Thousands of people have fled Slovyansk, a city with a prewar population of around 100,000, but some 30,000 are still inside.

British intelligence suggested on June 6 that the Russian troops' push toward Slovyansk is part of their attempted encirclement of Ukrainian forces.

In a move coordinated with the United States, Britain said it would supply Ukraine with multiple-launch rocket systems that can strike targets up to 80 kilometers away, providing the more precise, long-range firepower needed to strike Russian artillery batteries.

Defense Secretary Ben Wallace said the M270 multiple-launch rocket system will help Ukraine defend itself against Russia. No number was cited, but according to sources quoted by the BBC there will initially be three systems.

The United States announced last week it was also supplying a HIMARS rocket system that can fire rockets precisely to a distance of up to 80 kilometers.

U.S. President Joe Biden said he would provide the HIMARS system to Ukraine after being assured it would not be used to strike targets inside Russia.

The Ukrainians had requested the longer-range systems that can hit targets up to 300 kilometers away in order to be able to strike in the rear of Russian forces, but Washington was reluctant to provide them.

The British M270 multiple launch rocket system can fire 12 surface-to-surface missiles within a minute and can strike targets within 80 kilometers with pinpoint accuracy. However, the technical description of the M270 says that, depending on munitions used, it can reach targets as far away as 300 kilometers.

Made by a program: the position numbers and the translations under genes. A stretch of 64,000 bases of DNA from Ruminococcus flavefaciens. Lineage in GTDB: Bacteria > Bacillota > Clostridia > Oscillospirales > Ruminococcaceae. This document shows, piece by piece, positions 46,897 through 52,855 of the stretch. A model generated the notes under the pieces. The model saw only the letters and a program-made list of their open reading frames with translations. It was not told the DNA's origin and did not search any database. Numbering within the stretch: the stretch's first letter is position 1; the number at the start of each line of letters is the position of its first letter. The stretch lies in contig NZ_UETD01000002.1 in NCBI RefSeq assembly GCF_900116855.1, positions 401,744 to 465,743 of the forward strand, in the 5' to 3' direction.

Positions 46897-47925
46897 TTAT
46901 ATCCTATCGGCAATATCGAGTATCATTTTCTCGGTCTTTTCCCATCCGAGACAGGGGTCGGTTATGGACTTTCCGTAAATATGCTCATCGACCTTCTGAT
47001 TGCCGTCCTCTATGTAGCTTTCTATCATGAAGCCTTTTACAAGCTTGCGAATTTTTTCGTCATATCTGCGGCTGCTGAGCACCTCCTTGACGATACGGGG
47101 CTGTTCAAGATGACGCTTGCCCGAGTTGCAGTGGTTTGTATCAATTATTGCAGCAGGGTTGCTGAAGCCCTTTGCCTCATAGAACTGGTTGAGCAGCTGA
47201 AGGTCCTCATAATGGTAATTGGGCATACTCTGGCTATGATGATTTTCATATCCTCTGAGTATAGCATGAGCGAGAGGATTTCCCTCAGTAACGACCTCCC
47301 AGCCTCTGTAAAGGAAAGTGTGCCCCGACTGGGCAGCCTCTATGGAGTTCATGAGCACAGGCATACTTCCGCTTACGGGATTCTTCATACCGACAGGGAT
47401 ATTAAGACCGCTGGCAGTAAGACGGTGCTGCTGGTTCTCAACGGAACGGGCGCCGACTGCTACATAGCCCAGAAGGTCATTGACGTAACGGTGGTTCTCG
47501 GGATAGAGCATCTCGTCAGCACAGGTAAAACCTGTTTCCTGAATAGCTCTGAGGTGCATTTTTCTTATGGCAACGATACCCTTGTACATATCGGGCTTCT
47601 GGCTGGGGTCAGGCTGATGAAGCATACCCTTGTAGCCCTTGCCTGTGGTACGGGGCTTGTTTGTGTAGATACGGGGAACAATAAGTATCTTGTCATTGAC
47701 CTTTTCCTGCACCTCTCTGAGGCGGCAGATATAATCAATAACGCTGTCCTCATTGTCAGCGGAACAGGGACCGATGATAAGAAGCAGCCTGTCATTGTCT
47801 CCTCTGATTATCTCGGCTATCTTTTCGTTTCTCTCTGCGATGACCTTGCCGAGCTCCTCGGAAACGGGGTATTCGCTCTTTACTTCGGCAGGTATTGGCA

Russian President Vladimir Putin warned on June 5 that Moscow would strike new targets if Washington supplied long-range missiles to Ukraine.

Putin told Rossia-1 TV channel that if U.S. multiple-launch rocket systems (MLRS) were supplied to Ukraine, "we will draw appropriate conclusions from this and use our own weapons, of which we have enough, in order to strike at those facilities we are not targeting yet."

Delivering new arms to Kyiv would only "drag out the armed conflict for as long as possible," Putin said.

Explosions rocked the Ukrainian capital, Kyiv, on June 5, Ukrainian officials said.

Britain's Defense Ministry said in its daily intelligence bulletin on June 6 that the Russian Kh-101 air-launched cruise missiles had struck rail infrastructure in Kyiv, and were "likely in an attempt disrupt the supply of Western military equipment to frontline Ukrainian units."

Ukraine's military said late on June 5 that a senior Kremlin-backed separatist commander had been killed in battle.

The news was first broken by Russian state media journalist Aleksandr Sladkov on June 5, who did not say precisely when and where Major General Roman Kutuzov was killed.

The Strategic Communications Administration of Ukrainian military said late on June 5 that Kutuzov had been "officially denazified and demilitarized" -- a mocking reference to Putin's declared goal of "de-Nazifying and demilitarizing" Ukraine -- while leading an attack on a village near the town of Popasna in the Luhansk region.

Several Russian generals have been killed since the February 24 start of the invasion, though Moscow has only officially confirmed the death of four. Ukraine at one point claimed that as many as seven had been killed in the conflict, only for two of them to later turn up alive.

With reporting by Reuters, BBC, CNN, AFP, and AP